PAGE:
Help Your Child Become A Happy Reader

by Jennifer Chait

Why a happy reader? Many children learn to read; not all of them have a good time doing it though. A reader who enjoys the process is more likely to make reading a life-long pursuit rather than just read when she has to.

Here are some ideas that can help your child become a reader who loves to read.

JGS_Reading 200x300.jpgTalk and listen to your baby: Current research shows that babies absorb much more from simply listening to your words than was previously thought. When you talk often and clearly with your child (that includes listening to her thoughts as well) you’re giving her an early start towards a love of words and sounds.

Read together: This one’s a given. But with time demands; work, chores, meals, and more, family reading time can often be compromised for other tasks. I’ve run out of time in the day and not been able to sit down with my son and read — maybe you’ve done this too.

Parents aren’t always perfect, still, each day try to spend at least 30 minutes reading with your child. The dishes can wait — really, they’re not going to walk off (no matter how hard we wish).

Make book hunting an adventure: The smell of old books and hunting for 25 cent books can be so much fun. Take your child book hunting often. Try the library, new and used bookstores, garage sales. Make it a big deal when you find a great book. Your child will grab onto your excitement.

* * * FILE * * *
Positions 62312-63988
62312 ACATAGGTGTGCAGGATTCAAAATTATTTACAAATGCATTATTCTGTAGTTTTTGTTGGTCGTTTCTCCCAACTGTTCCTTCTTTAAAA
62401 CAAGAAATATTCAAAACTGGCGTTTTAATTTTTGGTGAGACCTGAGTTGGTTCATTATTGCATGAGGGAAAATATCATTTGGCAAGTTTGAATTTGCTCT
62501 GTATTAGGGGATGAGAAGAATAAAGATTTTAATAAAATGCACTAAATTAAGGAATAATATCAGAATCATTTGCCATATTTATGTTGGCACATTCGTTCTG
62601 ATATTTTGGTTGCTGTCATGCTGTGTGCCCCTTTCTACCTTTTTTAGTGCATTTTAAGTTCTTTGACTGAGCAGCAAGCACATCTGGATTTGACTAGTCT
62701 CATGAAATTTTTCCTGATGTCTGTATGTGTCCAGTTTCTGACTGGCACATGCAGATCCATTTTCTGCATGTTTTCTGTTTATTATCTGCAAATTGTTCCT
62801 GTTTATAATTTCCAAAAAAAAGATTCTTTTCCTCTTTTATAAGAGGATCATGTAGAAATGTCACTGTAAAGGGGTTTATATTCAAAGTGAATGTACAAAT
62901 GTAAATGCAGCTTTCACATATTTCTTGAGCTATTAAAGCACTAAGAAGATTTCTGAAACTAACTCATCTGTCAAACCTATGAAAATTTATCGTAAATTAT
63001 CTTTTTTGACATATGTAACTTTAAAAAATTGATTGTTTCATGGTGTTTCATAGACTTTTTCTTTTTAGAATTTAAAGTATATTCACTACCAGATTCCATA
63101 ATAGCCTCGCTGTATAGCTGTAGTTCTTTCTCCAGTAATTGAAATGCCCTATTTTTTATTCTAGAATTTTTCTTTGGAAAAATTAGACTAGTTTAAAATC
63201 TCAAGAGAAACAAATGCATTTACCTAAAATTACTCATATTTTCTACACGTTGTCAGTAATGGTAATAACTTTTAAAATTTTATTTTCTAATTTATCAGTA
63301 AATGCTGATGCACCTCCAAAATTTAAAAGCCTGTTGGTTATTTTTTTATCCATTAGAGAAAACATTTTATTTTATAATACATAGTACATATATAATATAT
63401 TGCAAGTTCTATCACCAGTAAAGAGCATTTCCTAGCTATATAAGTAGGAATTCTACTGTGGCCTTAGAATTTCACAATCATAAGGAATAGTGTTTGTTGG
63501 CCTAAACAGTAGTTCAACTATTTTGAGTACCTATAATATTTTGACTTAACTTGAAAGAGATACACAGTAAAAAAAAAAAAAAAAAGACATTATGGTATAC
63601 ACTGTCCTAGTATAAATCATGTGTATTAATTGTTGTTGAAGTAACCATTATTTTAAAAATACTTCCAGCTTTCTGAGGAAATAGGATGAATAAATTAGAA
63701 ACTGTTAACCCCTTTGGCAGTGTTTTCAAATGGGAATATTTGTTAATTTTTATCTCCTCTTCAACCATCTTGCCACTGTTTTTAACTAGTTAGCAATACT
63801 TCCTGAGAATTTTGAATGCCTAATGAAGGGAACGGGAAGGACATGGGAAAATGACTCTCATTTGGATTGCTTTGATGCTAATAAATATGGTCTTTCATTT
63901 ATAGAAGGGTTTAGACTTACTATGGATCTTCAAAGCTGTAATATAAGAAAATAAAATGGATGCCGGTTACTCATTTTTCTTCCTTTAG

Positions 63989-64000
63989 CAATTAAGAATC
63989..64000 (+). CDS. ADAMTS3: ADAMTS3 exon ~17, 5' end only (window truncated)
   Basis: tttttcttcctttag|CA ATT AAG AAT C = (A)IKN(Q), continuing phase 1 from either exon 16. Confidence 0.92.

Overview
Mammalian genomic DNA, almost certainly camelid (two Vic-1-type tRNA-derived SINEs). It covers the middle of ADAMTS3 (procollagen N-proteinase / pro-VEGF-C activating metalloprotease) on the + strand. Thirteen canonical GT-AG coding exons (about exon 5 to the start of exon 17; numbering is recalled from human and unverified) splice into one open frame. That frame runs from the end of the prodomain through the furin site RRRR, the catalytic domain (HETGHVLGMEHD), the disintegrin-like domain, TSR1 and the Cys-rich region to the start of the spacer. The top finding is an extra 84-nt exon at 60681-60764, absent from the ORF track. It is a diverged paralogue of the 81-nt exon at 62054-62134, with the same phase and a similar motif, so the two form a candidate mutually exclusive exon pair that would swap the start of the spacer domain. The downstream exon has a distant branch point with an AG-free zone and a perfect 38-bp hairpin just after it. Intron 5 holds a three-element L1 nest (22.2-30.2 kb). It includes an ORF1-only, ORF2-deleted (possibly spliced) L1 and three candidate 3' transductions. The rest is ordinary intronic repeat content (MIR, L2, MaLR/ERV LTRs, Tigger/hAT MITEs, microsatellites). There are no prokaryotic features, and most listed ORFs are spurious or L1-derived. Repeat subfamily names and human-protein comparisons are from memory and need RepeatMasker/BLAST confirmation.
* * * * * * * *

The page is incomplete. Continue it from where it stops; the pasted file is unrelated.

Read aloud: This isn’t the same as reading with, or to, a younger child. As your child masters reading skills let her read to you. My mom worked all day when I was young. She was pretty busy. Something good I remember about those busy days is that each night while she cooked dinner, I’d read to her; first Pippie Longstocking, and then other, tougher books.

The part I remember most is that she seemed actively engaged in the story — which may be the key to this tip. When your child reads to you, laugh, ask questions, let her know you’re listening and benefiting from her reading to you. And don’t make this time about correcting her skills — just let her read and have fun.

Other ideas: Draw pictures with letters, write words, make your own books, get some books in various languages, and listen to books on tape.
Tips adapted, in part, from The U.S Department of Education.

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This entry was posted on Friday, July 6th, 2007 at 2:28 am and is filed under Parenting, Communication, School and Learning. You can follow any responses to this entry through the RSS 2.0 feed. You can leave a response, or trackback from your own site.

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